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Syrian Official Convicted in Germany Gives Hope That Iranian Officials Will Finally Be Held Accountable for Their Human Rights Abuses

The perpetrators of the 1988 massacre in Iran, which executed more than 30,000 political prisoners across the country's prisons, have not yet been punished for their crimes against humanity.
The perpetrators of the 1988 massacre in Iran, which executed more than 30,000 political prisoners across the country’s prisons, have not yet been punished for their crimes against humanity.

On Thursday, January 13, 2022, senior Syrian intelligence officer Anwar Raslan was convicted in a German court, under the principle of universal jurisdiction. His charges include 27 counts of murder from during his role in the Syrian regime’s brutal detention system, as well as instances of sexual assault, and the torture of over 4000 people at a prison in Damascus.

Among the countless survivors of the Syrian government’s crackdowns, Raslan’s conviction was greatly welcomed. International human rights advocates, including the United Nations High Commissioner for Human Rights Michelle Bachelet, were also pleased with the outcome of his trial.

Bachelet gave a statement following the news, saying, “Today’s verdict should serve to spur forward all efforts to widen the net of accountability. This conviction has put State authorities on notice – no matter where you are or how senior you may be, if you perpetrate torture or other serious human rights violations, you will be held accountable sooner or later, at home or abroad.”

Under the principle of universal jurisdiction, anyone accused of serious human rights violations can be detained in any country across the globe, even if the crimes took place elsewhere.

The National Council of Resistance of Iran (NCRI) said, “Syrian victims of the Assad regime had previously expressed hope that Raslan and others would be subjected to trial before the International Criminal Court, but universal jurisdiction provides an alternative pathway to accountability in cases where truly international prosecution is rendered unlikely by the need for a prior resolution by the United Nations Security Council.”

As the five permanent members of the UNSC hold veto power over proposed resolutions, it makes it difficult to initiate prosecution at the ICC against figures with connections to one or more of those member states. It is this factor that is preventing Iranian human rights abuses from being held accountable for their crimes.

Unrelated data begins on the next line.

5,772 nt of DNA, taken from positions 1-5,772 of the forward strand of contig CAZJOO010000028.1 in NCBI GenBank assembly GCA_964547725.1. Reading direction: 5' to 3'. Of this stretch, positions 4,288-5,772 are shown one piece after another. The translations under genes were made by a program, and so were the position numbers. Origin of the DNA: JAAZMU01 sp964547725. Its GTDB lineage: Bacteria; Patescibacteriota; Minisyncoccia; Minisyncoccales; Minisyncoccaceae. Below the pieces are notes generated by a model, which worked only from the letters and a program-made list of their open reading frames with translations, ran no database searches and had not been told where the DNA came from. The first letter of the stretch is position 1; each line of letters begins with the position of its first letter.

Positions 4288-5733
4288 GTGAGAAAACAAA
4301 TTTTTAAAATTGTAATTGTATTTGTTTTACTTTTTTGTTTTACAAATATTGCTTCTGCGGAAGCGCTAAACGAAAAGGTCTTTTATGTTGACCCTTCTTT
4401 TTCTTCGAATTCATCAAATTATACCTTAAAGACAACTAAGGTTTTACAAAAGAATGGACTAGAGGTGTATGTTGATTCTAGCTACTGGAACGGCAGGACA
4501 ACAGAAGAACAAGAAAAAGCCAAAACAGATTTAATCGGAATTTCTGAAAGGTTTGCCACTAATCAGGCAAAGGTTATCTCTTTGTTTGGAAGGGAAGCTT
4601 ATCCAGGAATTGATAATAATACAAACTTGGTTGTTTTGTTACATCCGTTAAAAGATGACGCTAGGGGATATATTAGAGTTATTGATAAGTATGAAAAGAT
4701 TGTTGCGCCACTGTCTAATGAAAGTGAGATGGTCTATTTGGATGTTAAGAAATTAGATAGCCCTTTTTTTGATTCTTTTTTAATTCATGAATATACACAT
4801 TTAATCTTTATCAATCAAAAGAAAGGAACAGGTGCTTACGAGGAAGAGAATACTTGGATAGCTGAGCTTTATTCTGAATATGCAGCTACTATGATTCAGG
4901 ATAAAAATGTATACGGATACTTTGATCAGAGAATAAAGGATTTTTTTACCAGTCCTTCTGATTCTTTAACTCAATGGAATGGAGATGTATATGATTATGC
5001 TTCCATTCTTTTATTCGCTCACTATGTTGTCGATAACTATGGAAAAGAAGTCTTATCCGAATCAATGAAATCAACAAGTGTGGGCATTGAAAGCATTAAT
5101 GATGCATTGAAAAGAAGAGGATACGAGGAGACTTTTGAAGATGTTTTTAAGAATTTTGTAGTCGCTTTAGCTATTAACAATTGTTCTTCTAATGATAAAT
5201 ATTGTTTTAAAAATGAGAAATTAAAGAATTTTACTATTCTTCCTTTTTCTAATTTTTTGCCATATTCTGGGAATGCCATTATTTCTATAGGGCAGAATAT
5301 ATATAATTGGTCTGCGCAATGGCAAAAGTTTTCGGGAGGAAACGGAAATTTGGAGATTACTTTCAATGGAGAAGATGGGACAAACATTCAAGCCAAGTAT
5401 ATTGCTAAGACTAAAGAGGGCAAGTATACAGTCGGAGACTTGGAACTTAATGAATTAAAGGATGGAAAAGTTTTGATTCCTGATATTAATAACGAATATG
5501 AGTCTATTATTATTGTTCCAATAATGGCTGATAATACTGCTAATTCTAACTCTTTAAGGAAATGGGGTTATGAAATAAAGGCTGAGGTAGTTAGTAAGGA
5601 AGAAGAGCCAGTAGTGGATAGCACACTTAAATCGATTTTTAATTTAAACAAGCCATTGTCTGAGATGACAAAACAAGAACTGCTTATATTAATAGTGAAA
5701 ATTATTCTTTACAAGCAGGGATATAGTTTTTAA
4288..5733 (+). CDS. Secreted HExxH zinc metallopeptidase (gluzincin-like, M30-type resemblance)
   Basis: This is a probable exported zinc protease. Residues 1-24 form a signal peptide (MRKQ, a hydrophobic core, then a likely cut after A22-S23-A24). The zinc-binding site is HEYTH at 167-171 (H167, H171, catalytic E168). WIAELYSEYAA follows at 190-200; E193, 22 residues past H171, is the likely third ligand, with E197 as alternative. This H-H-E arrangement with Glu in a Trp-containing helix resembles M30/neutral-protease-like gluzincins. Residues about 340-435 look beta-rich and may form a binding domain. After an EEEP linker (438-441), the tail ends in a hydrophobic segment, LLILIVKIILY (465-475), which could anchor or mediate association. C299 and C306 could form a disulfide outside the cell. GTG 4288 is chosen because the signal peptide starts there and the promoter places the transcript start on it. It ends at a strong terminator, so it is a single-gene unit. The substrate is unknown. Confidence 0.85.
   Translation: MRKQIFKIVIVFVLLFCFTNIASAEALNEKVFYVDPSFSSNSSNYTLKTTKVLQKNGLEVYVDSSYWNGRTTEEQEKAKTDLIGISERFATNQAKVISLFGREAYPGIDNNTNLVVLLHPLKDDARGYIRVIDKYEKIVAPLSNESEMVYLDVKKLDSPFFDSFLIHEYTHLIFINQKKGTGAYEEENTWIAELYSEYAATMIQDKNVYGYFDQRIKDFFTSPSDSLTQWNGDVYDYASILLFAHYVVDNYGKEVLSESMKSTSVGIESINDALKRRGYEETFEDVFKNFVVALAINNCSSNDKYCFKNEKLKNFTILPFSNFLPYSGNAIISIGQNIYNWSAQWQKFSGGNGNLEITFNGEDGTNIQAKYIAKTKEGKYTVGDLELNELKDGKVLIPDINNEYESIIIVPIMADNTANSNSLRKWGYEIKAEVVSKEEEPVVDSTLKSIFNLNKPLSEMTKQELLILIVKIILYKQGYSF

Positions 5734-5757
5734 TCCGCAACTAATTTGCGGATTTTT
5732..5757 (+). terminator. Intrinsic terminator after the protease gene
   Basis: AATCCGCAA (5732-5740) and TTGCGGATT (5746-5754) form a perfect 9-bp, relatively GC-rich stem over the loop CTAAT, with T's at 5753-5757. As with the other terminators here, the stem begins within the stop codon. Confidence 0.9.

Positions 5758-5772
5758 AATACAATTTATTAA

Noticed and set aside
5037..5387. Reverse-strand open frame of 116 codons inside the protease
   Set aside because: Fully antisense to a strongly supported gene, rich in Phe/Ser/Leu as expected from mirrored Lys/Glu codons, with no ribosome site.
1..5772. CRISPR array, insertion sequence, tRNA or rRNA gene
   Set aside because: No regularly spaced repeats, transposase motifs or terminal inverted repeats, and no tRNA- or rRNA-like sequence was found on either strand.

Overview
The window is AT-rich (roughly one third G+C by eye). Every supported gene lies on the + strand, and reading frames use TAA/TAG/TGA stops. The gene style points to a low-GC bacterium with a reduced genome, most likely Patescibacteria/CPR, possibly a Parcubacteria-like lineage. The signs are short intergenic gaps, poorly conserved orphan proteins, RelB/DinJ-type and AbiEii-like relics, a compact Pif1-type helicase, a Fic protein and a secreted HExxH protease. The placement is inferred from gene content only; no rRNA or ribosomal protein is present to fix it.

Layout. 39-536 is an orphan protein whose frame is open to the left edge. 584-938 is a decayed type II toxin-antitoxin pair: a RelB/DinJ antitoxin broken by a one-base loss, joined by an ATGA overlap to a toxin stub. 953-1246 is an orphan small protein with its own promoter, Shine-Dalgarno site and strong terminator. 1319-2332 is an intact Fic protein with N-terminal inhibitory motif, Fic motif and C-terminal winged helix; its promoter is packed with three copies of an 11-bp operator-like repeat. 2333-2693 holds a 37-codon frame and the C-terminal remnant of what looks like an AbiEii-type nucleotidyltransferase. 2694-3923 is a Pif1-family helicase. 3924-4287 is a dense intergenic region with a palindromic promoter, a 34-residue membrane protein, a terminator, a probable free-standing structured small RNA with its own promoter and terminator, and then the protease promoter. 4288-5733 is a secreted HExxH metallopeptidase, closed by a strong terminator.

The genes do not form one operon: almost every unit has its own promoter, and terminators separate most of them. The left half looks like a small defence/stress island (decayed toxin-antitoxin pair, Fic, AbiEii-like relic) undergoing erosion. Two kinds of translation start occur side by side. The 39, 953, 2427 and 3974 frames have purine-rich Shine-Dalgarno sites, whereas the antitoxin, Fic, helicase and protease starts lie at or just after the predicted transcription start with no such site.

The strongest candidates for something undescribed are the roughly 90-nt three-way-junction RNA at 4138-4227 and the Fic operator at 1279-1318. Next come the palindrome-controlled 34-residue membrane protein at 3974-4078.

It is for this reason that many critics of the Iranian regime are promoting universal jurisdiction as a way of securing such accountability, including those affiliated with the Iranian opposition group, the People’s Mojahedin Organization of Iran (PMOI/MEK).

In recent months, the NCRI has hosted a number of conferences, and protest rallies, demanding justice for the victims of the massacre of political prisoners in Iran over 30 years ago.

Over 30,000 political prisoners, the majority of whom were MEK members, were executed en masse during the summer of 1988, following a fatwa issued by then-Supreme Leader Ruhollah Khomeini, which declared that anyone in support of the MEK was an ‘enmity against God’ and should be put to death.

The NCRI said, “The 1988 massacre has always been a subject of activism for the NCRI and other human rights defenders, but it acquired even greater prominence last year when Ebrahim Raisi, a leading figure in the ‘death commissions’ that oversaw that massacre, was appointed as the new president of the Iranian regime.”

Recent NCRI rallies have called upon the United Nations to launch a formal investigation into the 1988 massacre, with the hope that the perpetrators will finally face prosecution for their involvement, including the current president, Ebrahim Raisi.

If the principle of universal jurisdiction were to be used against Raisi, it would only be the second instance of a person involved in the massacre facing legal consequences. The first instance is the trial of former Iranian prison official Hamid Noury in Sweden. Swedish authorities arrested Noury in 2019 when he arrived in the country on a trip. His indictment was for charges of war crimes and mass murder, and his trial, which began last year, is expected to conclude this April.

The NCRI said, “Human rights activists and Iranian dissidents have expressed a great deal of optimism about the Noury case and its potential to spark a broader trend of accountability for perpetrators of the 1988 massacre, other Iranian crimes against humanity, and other crimes against humanity in general. The conviction of Anwar Raslan will no doubt contribute to that optimism.”